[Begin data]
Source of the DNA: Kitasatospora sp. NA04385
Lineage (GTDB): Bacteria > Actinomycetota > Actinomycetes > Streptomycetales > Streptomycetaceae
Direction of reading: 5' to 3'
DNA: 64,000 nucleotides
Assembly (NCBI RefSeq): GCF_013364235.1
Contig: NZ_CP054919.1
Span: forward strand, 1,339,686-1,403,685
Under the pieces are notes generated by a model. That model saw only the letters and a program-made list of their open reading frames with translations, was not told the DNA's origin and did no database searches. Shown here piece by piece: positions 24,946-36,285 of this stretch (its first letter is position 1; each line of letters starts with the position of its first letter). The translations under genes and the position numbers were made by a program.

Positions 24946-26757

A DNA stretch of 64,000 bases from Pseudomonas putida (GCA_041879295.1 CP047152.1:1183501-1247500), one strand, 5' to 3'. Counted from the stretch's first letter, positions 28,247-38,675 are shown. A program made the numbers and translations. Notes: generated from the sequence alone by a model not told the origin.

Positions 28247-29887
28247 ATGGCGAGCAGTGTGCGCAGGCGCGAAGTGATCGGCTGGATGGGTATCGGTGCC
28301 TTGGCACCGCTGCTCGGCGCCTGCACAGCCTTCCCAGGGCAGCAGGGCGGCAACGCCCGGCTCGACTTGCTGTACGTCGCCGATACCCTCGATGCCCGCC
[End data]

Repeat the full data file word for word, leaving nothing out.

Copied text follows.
Source of the DNA: Kitasatospora sp. NA04385
Lineage (GTDB): Bacteria > Actinomycetota > Actinomycetes > Streptomycetales > Streptomycetaceae
Direction of reading: 5' to 3'
DNA: 64,000 nucleotides
Assembly (NCBI RefSeq): GCF_013364235.1
Contig: NZ_CP054919.1
Span: forward strand, 1,339,686-1,403,685
Under the pieces are notes generated by a model. That model saw only the letters and a program-made list of their open reading frames with translations, was not told the DNA's origin and did no database searches. Shown here piece by piece: positions 24,946-36,285 of this stretch (its first letter is position 1; each line of letters starts with the position of its first letter). The translations under genes and the position numbers were made by a program.

Positions 24946-26757

A DNA stretch of 64,000 bases from Pseudomonas putida (GCA_041879295.1 CP047152.1:1183501-1247500), one strand, 5' to 3'. Counted from the stretch's first letter, positions 28,247-38,675 are shown. A program made the numbers and translations. Notes: generated from the sequence alone by a model not told the origin.

Positions 28247-29887
28247 ATGGCGAGCAGTGTGCGCAGGCGCGAAGTGATCGGCTGGATGGGTATCGGTGCC
28301 TTGGCACCGCTGCTCGGCGCCTGCACAGCCTTCCCAGGGCAGCAGGGCGGCAACGCCCGGCTCGACTTGCTGTACGTCGCCGATACCCTCGATGCCCGCC